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TV Round-Up: Sleepy Hollow — Pilot

SLEEPY-HOLLOW-TV-Series-600x425Late in Sleepy Hollow’s pilot episode, Ichabod Crane mentions there are enough mysterious cases to keep he and his newly found partner Abbie Mills busy for the next seven years.

You can’t help but admire the audacity of the production team in making the bold prediction that the series will not only catch on with viewers but that it will have a full life span of seven years.

I don’t know if the show will last seven year – or seven episodes.  All I do know is that, so far, I was extremely entertained by the pilot episode of this new series and am curious enough to stick around an episode or three to see how things unfold.   Certainly the writing staff and producers have put a lot of plates into the air – and it will be interesting to see if and how they can or will keep them all spinning.

It’s interesting that Sleepy Hollow should debut close to twenty years after another little show debuted on FOX.  That one was The X-Files and I can bet a lot of people were asking the same questions of that show that I was asking after viewing Sleepy Hollow.  Namely that while there is a fascinating premise here, how exactly it can or will sustain itself week to week remains to seen.

I’m not as familiar with the original story of the Headless Horseman (well, beyond the Disney cartoon, mind you) so how much or how little of the backstory is true to the Washington Irving original is something I can’t really comment on just yet.*  Back during the days of the Revolutionary War, Crane was tasked by George Washington to take out a certain redcoat with a unique tattoo on his hand.  Crane succeeded but also got himself killed.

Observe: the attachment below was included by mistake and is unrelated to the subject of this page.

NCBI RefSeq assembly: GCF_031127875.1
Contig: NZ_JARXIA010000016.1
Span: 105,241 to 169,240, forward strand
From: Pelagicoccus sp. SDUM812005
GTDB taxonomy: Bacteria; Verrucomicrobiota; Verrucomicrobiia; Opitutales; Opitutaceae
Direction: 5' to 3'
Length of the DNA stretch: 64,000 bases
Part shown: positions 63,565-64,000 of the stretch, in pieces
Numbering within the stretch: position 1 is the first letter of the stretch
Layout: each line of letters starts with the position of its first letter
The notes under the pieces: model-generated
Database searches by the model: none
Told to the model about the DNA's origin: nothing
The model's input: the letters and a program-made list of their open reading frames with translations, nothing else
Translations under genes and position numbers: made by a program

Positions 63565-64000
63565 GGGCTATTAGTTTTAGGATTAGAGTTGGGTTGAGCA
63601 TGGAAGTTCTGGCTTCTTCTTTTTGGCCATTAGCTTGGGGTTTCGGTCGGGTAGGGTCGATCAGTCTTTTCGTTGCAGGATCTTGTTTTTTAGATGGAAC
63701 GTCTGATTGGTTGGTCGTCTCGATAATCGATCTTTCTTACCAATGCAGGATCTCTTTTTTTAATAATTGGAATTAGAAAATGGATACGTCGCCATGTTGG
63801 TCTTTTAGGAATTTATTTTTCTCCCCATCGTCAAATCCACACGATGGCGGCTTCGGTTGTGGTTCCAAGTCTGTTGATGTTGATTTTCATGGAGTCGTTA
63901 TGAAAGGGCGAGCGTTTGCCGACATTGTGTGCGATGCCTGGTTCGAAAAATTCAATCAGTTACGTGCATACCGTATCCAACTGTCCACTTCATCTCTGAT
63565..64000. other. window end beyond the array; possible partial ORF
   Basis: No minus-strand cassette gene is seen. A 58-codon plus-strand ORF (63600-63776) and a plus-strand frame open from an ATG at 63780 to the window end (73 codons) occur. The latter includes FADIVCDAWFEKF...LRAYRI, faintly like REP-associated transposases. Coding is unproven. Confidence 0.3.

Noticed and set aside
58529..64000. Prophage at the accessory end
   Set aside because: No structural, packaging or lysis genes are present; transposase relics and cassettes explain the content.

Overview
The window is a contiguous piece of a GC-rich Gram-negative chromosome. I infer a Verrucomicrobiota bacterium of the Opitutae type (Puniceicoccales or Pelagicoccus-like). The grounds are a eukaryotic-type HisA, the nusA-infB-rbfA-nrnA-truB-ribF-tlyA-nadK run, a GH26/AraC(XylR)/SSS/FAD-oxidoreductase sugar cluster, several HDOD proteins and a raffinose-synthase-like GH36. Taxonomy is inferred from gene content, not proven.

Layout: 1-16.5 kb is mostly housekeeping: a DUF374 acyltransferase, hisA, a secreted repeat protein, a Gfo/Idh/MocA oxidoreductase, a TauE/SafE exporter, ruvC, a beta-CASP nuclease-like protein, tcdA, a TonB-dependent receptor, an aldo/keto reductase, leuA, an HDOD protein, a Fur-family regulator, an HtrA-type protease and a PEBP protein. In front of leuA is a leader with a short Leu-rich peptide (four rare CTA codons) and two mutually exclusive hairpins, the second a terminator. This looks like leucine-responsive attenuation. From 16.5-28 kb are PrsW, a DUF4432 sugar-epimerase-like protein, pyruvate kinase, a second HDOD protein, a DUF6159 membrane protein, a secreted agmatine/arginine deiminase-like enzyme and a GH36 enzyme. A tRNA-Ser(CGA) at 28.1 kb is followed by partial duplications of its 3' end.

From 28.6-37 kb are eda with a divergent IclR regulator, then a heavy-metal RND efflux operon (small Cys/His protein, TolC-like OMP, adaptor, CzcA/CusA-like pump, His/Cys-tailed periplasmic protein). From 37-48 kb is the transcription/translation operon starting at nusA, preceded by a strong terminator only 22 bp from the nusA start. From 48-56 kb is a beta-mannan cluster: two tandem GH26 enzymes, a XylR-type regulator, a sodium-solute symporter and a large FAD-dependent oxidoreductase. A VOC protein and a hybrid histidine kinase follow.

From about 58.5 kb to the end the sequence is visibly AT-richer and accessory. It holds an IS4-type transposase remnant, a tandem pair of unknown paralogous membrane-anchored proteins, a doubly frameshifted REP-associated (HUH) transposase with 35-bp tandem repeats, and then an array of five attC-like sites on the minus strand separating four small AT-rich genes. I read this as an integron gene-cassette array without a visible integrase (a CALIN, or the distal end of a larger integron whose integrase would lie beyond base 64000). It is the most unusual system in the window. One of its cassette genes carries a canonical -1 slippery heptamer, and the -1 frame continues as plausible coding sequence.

*It does, however, make me want to head out to the local library and pick up a copy of the original.

Turns out that the redcoat in question is the headless horseman and because the two died taking each other out, they are now linked.  Fast forward two hundred and twenty five years and Crane is rising from his grave because so is the Headless Horseman.

Turns out said Horseman is one of the four horseman of the apocalypse and there are far more sinister forces at work both then and now.   And Crane’s beloved wife may be part of it was well since she was a part of a group of witches working both then and now.  There are even huge hints dropped that he beloved may still be alive somewhere.

Mills is somehow connected to the supernatural elements unfolding by an incident from her childhood in which she and her sister saw four white trees in the forest.   Mills is ready to take the next step in her career and leave Sleepy Hollow for the FBI, but as you can guess those plans are put on hold by the end of the pilot.

The pilot is so intent on throwing out as much exposition as possible that is barely gives you time to blink.  Crane takes waking up in modern times fairly well and even makes a few cracks about the sheer numbers of Starbucks out there today.    He also makes some comments other less politically correct comments about Abbie, but those seem more as a let’s get this moment out of the way rather than being a source of tension for the duo as the series progresses.

The speed of exposition doesn’t give you much time to let things sink in that much or to ask too many questions.  That includes why Abbie’s captain is willing to let Crane become part of the team investigating these occurrences ** and how easily Abbie gets Crane out of the mental institution to which he’s assigned in the episode.